We were still wary of our near knock down the previous day so we sailed with only the Jib and the stay sail instead of using the main. We had to motor a lot but we maintained excellent speed and arrived at Jewfish Creek, a canal cut into the mangroves, which marks the entrance to Blackwater Sound. 

I couldn't believe how essentially purposeless these two days were. After two laborious days of sailing we didn't even step ashore much less explore Miami with Connor. Ironically, once we had returned to Blackwater, a local sailor told us he was driving that day to Miami airport and would have taken Connor if he had known about it. 

On the bright side, Patrick and I were able to spend more time with our favorite C.J., and became amateur meteorologists. Also, we were able to familiarize ourselves with the area from which we will likely be leaving from for the Bahamas which will be our next passage.  

Tuesday, March 17, 2009

Hawk Channel

Two days after Connor joined us in Marathon we exchanged the sheltered anchorage of Boot Key Harbor for the reef-lined waters of Hawk Channel. Hawk Channel is utilized almost exclusively by crabbers and cruisers whose draw too much to sail comfortably, or at all, through the ridiculously shoaled Florida Bay. 

Our biggest concern with Hawk Channel was that once you enter it, you are fully committed. There are very few inlets once you leave Marathon and most of them are, yet again, too shallow for our boat to fit through (I don't know how Florida got its reputation for being such great sailing...). 

The morning we left, Patrick and I were up at dawn to ready the boat for departure and retrieve the anchors. It was way too early for Connor so we didn't bother waking him. Hawk Channel was rough all morning. It was so hard to steer against the wind and waves that the hydraulic steering failed on our wheel, forcing us to use the tiller. The tiller, lacking the mechanical advantage of the wheel was too hard for one person to operate, so we had to steer for about six hours together muscling the tiller back and forth, one of us escaping occasionally to plot us on the chart. Sailing was exhausting. Meanwhile, our "crew member" Connor slept until 3 in the afternoon completely oblivious to the fiasco on deck.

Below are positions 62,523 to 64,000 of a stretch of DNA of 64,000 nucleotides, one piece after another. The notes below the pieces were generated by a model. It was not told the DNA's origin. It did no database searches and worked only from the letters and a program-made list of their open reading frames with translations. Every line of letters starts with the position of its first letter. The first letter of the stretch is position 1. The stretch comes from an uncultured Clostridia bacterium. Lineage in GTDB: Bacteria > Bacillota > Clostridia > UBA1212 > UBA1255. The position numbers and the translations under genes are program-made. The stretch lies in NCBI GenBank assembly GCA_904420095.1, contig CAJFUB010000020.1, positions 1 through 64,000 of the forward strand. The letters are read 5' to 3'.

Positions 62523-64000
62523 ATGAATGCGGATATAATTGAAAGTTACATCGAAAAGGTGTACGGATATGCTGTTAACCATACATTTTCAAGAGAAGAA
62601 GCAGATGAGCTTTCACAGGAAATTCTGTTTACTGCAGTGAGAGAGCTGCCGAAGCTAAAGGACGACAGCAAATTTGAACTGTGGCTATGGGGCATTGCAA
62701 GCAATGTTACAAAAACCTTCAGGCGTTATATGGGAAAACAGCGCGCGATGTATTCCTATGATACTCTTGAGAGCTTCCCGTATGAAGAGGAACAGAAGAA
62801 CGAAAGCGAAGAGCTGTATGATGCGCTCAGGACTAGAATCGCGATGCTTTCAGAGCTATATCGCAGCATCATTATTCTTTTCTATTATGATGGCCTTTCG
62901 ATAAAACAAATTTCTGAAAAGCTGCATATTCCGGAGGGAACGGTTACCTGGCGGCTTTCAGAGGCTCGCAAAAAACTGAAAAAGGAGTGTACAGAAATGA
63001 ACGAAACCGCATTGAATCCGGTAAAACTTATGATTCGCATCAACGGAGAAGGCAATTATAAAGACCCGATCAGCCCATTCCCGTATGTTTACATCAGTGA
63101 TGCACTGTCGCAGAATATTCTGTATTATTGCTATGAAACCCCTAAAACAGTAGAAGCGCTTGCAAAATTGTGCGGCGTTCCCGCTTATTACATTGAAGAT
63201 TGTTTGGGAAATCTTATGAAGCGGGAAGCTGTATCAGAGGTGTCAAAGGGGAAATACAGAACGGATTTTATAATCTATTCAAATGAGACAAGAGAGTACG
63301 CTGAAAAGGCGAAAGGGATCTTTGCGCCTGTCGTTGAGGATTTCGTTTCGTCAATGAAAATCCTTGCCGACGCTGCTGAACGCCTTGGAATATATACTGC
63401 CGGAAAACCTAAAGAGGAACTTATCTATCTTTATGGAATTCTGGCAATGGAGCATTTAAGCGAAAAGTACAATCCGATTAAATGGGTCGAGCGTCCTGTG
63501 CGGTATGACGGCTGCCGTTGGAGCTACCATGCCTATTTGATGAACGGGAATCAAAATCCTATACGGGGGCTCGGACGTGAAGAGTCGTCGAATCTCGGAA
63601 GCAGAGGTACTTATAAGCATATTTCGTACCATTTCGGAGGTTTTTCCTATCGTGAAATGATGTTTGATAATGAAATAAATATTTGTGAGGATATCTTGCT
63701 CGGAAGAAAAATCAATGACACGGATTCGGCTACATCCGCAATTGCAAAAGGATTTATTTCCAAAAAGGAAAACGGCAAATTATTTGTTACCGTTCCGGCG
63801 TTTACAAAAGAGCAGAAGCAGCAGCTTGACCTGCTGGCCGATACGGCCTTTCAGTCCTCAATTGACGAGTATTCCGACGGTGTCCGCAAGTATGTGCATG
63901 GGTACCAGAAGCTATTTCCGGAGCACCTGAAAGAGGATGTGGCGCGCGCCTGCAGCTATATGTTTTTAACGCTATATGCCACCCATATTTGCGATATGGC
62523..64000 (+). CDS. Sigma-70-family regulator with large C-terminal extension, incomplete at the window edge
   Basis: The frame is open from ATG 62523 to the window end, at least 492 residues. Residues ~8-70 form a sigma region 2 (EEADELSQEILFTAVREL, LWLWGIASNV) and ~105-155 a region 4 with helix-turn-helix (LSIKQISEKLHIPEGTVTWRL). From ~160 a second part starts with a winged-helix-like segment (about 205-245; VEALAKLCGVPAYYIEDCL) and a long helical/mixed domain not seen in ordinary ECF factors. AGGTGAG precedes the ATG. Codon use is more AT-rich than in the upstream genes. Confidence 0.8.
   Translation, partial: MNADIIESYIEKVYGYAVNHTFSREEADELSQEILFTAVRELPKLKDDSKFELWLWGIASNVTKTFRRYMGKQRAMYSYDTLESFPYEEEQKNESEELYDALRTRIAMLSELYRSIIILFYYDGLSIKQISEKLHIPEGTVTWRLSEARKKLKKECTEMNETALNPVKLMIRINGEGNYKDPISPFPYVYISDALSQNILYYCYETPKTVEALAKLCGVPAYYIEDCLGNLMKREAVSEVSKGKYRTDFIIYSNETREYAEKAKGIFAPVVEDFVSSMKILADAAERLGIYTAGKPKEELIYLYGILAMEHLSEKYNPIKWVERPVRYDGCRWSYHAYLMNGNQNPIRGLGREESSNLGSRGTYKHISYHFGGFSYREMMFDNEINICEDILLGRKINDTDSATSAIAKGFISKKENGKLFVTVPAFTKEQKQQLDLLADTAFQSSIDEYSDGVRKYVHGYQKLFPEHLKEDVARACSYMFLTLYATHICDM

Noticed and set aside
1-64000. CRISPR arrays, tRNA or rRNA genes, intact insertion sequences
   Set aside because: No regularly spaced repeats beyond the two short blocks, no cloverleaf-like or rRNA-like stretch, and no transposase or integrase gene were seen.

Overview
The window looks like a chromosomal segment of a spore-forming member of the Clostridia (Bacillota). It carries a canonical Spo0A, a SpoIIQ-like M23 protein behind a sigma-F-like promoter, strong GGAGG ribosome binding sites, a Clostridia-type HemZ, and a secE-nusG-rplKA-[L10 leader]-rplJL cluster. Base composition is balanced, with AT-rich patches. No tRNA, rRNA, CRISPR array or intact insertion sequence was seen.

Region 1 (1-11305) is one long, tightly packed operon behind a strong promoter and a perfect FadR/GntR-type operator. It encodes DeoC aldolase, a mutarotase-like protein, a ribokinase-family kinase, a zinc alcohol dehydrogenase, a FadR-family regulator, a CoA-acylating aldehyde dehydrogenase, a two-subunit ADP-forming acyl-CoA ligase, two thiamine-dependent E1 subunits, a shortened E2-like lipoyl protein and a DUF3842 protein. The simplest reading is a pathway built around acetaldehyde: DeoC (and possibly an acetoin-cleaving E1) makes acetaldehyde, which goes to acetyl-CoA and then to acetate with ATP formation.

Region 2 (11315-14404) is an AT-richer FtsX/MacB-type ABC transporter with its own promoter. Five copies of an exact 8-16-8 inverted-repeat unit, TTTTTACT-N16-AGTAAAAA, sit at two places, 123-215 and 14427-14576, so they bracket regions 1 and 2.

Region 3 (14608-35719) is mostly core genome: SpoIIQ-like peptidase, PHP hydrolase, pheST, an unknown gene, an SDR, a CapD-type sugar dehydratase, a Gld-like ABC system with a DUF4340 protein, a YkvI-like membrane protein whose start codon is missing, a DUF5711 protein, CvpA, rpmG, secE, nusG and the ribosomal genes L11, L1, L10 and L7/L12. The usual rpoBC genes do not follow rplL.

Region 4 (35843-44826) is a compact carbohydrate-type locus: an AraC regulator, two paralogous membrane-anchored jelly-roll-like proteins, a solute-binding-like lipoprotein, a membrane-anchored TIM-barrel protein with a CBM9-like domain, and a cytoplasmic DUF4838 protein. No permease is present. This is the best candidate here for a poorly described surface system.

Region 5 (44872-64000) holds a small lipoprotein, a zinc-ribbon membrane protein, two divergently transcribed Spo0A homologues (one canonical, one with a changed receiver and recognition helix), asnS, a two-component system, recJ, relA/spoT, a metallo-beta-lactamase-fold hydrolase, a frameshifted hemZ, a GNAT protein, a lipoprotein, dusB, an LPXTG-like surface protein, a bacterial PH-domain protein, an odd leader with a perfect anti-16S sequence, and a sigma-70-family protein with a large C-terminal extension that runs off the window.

After eleven laborious hours we arrived at Rodriguez Key, which is the only anchorage off of Hawk Channel. Unfortunately, it provides little to no shelter from winds over 10 knots. We were so tired when we pulled up, we didn't give it much thought but the moment we crawled into our v-berth to get some sleep the winds kicked up to around 20 knots. How perfect! Waves rolled right in from the ocean and flung the bow around all night while wind gusted until the boat was vibrating. Patrick and I were too worried to sleep, which was unfortunate because we had been up since 5 that morning. 

Somehow that blessed anchor of ours held against the adverse elements over the night, however we awoke grumpy and bleary eyed after only an hour or two of sleep. We felt so uncomfortable at the anchorage we were actually relieved to be sailing in the open water again.